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U.S. Supreme Court Enforces Nursing Home Arbitration Agreements Signed Under a Power of Attorney

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Back in elementary school you probably learned that the Constitution guarantees your right to a jury trial in any civil lawsuit. This is true, but there’s an important caveat: a person can waive their right to a jury trial by agreeing to arbitration. Also called “alternative dispute resolution,” arbitration involves submitting a dispute to a non-judicial arbitrator. Like a judge or jury, the arbitrator listens to evidence and issues a ruling (typically called an “award”) that is legally binding on both sides.

Unfortunately, arbitration does not always offer injured parties the same legal protections as traditional civil litigation. And in many cases, a person may unwittingly agree to arbitration, thereby waiving their constitutional rights. This frequently happens in the context of nursing home admissions: A nursing home will ask a patient or family member to sign a lengthy admission form that includes a binding arbitration agreement.

State Courts Cannot “Single Out” Arbitration Clauses, Even to Protect Victims

But can a person legally sign away someone else’s right to a jury trial? The United States Supreme Court recently answered that question. Specifically, the Court addressed whether someone acting under a power of attorney could agree to binding arbitration on behalf of a nursing home patient.

The underlying case involved two now-deceased residents of a Kentucky nursing home. In each case, a family member held the resident’s power of attorney. Each also signed an admission form on behalf of the resident that included a binding arbitration agreement.

Both agents later sued the nursing home, alleging its “substandard care” caused their respective residents’ deaths. The nursing home moved to enforce the arbitration agreements and dismiss the lawsuits. The Kentucky Supreme Court eventually found the arbitration agreements were invalid, holding that a power of attorney could not authorize someone to deprive a person of their right to a jury trial without express authorization. In other words, unless the power of attorney contained express language permitting the agent to sign an arbitration agreement, no such authorization could be inferred.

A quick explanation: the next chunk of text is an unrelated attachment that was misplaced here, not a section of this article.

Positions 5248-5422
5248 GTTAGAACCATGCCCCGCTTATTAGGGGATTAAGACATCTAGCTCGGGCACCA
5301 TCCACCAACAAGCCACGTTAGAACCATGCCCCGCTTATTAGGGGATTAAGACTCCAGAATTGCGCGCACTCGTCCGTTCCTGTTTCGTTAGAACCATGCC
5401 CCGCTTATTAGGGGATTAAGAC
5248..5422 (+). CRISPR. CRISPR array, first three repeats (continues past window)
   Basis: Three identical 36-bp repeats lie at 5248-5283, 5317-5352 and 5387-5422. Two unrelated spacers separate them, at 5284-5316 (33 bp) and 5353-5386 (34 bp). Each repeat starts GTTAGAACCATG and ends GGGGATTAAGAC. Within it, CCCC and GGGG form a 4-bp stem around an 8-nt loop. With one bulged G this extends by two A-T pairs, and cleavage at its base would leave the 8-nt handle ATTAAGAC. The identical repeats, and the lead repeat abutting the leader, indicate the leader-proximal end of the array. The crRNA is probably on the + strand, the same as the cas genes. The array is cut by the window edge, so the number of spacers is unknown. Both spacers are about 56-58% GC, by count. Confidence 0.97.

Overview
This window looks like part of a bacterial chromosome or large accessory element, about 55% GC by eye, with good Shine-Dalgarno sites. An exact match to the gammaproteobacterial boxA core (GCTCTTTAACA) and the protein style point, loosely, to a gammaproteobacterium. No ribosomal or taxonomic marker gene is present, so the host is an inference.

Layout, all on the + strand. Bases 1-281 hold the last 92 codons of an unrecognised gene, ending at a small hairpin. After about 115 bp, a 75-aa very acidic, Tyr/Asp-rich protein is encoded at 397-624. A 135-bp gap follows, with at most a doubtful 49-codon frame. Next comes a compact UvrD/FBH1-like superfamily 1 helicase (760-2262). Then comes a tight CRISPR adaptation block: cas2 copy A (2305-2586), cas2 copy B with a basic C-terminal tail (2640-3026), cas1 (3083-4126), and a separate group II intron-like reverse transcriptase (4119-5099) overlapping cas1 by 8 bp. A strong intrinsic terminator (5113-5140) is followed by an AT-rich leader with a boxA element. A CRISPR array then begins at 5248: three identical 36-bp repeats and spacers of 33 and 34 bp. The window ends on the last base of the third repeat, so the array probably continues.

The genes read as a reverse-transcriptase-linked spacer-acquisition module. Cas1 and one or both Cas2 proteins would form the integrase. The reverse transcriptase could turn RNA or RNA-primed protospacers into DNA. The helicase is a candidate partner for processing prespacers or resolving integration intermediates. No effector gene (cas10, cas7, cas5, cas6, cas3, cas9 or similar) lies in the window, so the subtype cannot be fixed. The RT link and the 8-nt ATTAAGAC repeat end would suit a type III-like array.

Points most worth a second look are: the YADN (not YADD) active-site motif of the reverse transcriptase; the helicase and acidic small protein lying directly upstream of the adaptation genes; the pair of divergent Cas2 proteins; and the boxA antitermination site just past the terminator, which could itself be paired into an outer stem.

The U.S. Supreme Court disagreed. In an 8-1 decision, the nation’s highest court said federal law prevents a state court from “singling out” arbitration contracts for such special treatment. “By requiring an explicit statement before an agent can relinquish her principal’s right to go to court and receive a jury trial,” Justice Elena Kagan said, writing for the majority, “the [Kentucky] court did exactly what this Court has barred: adopt a legal rule hinging on the primary characteristic of an arbitration agreement.”

The lone dissenting vote was Justice Clarence Thomas, who wrote separately to state his view that federal arbitration law “does not apply to proceedings in state courts.”

Do You Suspect A Loved One is a Victim of Nursing Home Abuse?

Even if Justice Thomas’ view had prevailed, that would have been of little comfort to victims of nursing home abuse in Tennessee. Our state’s courts have long enforced arbitration agreements signed under a power of attorney. The Tennessee Supreme Court explicitly said in a 2007 ruling that state law permits agents to sign arbitration agreements on behalf of nursing home residents.

Given how the laws are stacked in favor of arbitration, it is important to speak with a qualified Tennessee nursing home accident attorney right away if you suspect a loved one is being abused. Contact the offices of Fox & Farley, Attorneys at Law, in Clinton or Knoxville today to schedule a consultation.

Source:

supremecourt.gov/opinions/16pdf/16-32_o7jp.pdf

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